Stunt driving is a lot like making love. If you do it in the proper environment, it can be a beautiful, transcendent experience. If you do it in public, however, it looks stupid and can be dangerous.
Take, for example, the dozen luxury vehicles that were impounded by the Ontario Provincial Police on April 2. The drivers were charged with stunt driving, a violation of the Highway Traffic Act, which can include anything from popping wheelies to going 50 km/h over the speed limit. It comes with an automatic seven-day suspension, vehicle impoundment and, if convicted, up to $10,000 in fines and a 10-year licence suspension. In this case, a swarm of luxury cars were reported driving at high speeds on Highway 400 and intimidating other motorists. "That kind of aggressive driving (is) the leading cause of death and injury," said OPP Sergeant Kerry Schmidt. "We do not want people using highways as their little playground racetracks."
Among the vehicles confiscated were Porsches, Lamborghinis and Ferraris. A number of the drivers pulled over were members of a car club called North Face Rally, whose website declares, "Supercars and super people on the most extreme car enthusiast rally for the north. We are Canadian and we are proud. We drive our vehicles all year and throw the wildest parties."
It's this last part that had the media in a snit.
Normally, when you see idiots stunt driving on Highway 401, they're in a couple of souped-up Honda Civics trying to compensate for some glaring masculine shortcoming. North Face Rally, which quickly posted a statement condemning the incident, is a club for folks with really expensive sports cars who like to have a really good time. Translation: fast cars, bikini-clad women and the high life. The website's promo video looks like a cut scene from the series Entourage. Its members may also have shortcomings but, if they do, they probably don't care because they're too busy driving amazing cars and hobnobbing with bikini-clad women, a practice people in the 1980s called "treating my depression."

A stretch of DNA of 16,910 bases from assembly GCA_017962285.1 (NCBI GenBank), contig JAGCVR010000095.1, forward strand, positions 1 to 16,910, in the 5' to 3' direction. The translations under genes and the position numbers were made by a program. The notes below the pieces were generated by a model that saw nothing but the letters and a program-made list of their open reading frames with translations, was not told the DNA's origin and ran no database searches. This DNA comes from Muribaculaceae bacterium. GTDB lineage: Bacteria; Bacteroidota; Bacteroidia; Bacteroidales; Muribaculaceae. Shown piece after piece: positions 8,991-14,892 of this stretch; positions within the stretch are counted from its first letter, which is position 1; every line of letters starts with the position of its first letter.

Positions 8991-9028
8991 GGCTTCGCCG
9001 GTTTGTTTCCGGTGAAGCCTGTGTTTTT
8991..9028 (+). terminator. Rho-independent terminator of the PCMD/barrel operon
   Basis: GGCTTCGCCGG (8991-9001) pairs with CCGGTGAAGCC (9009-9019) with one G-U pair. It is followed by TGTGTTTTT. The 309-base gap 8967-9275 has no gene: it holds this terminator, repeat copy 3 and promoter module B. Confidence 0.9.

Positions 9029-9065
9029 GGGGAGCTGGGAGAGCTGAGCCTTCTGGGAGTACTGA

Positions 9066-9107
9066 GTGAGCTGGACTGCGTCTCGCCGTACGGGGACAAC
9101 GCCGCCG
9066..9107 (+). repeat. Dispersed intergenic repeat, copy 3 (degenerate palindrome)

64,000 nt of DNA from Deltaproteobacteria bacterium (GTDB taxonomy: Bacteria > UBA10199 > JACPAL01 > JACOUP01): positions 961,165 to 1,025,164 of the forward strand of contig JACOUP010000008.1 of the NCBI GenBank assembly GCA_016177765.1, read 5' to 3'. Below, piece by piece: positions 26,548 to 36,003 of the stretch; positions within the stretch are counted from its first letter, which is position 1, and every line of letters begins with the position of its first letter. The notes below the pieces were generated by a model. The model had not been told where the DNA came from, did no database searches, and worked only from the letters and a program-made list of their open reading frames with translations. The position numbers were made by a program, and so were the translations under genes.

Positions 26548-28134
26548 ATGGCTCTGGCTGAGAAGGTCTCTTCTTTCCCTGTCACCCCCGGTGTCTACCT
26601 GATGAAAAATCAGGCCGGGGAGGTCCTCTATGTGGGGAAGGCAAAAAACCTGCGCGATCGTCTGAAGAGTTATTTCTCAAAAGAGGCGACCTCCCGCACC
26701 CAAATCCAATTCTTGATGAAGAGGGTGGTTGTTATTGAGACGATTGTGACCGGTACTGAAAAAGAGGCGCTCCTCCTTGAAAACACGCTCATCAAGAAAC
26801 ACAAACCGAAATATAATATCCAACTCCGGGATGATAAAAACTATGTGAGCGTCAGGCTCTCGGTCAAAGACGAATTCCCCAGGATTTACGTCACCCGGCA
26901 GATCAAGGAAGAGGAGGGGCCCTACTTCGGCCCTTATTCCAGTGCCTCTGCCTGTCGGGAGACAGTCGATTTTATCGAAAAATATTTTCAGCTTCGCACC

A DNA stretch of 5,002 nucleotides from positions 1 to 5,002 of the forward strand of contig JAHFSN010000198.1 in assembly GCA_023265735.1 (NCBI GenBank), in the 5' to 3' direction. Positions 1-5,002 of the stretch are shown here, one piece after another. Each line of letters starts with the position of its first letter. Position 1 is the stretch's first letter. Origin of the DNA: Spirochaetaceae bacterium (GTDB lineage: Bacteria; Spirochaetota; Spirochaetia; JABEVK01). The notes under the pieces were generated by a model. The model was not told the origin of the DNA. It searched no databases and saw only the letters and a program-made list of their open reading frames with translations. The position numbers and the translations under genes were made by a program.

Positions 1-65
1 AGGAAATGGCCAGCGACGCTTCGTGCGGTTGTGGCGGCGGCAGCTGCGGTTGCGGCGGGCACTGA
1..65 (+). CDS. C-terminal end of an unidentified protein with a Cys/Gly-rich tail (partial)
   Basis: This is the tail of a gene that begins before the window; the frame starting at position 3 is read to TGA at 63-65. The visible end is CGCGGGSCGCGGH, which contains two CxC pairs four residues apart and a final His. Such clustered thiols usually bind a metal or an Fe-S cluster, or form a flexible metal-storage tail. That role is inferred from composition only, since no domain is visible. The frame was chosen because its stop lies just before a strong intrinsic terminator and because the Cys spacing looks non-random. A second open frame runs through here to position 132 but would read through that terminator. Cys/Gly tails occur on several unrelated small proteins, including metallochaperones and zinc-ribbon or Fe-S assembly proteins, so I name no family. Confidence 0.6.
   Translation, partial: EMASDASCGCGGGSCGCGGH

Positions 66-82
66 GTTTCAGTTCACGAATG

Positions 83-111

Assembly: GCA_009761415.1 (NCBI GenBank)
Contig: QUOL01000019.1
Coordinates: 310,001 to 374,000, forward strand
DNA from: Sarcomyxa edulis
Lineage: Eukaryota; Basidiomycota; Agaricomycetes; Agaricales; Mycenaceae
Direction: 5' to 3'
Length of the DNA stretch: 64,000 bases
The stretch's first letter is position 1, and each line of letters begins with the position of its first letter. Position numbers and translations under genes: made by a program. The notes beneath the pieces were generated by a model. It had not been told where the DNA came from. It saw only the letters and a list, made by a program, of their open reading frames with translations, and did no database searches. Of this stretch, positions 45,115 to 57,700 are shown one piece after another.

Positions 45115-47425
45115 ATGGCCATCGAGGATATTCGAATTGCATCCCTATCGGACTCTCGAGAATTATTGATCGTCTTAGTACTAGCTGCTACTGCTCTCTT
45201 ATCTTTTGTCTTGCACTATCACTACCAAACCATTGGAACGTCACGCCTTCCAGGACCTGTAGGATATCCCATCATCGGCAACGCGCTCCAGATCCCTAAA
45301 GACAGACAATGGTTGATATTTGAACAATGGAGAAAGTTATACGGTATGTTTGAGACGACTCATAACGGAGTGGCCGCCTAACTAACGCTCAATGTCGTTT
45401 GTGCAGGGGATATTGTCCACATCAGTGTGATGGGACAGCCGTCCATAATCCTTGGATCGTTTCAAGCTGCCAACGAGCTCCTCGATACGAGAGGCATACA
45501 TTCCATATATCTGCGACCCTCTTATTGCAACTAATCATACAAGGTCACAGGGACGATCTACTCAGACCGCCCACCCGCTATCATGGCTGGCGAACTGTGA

This makes many people hate them.
Of course, if you love cars and want to stunt drive, there are ways to do it legally and safely. "We call it precision driving, but stunt driving seems to sell better," says Hans Wolter, owner of Wings and Slicks, a Milton, Ont.-based driving school that offers courses such as "spin class" and "J-turn parallel parking." Wings and Slicks offers an entry-level class in a BMW 328 IS Coupe for $349 called "stunt driving 101."
Since the company opened in 2009, Wolter, who spent 10 years as a professional racer, has seen all types of drivers. "We get the big egos who don't think they have anything to learn and just want to pour out the testosterone, and we have the ladies who are timid about the vehicle. We cut down the ego and raise up the timid. The timid ladies tend to do better than the ego guys. They actually listen. It's funny to watch."
Sounds like an opportunity. We need to get more women into stunt driving. Most stunt drivers are men who overestimate their skill set. If there was a gender balance, then the dudes compensating with expensive cars and scantily clad consorts could meet female car enthusiasts who possess equal or better driving skills. They could still have luxury car rallies and events but, instead of women parading around in bikinis, the guys could stroll around in white T-shirts and beat-up jeans while carrying a carpenter's kit in one hand and a copy of Pride and Prejudice in the other.
It is a truth universally acknowledged, that a single man in possession of a Lamborghini Huracan Spyder, must be in want of a wife who knows how to drift and do the "Scandinavian flick."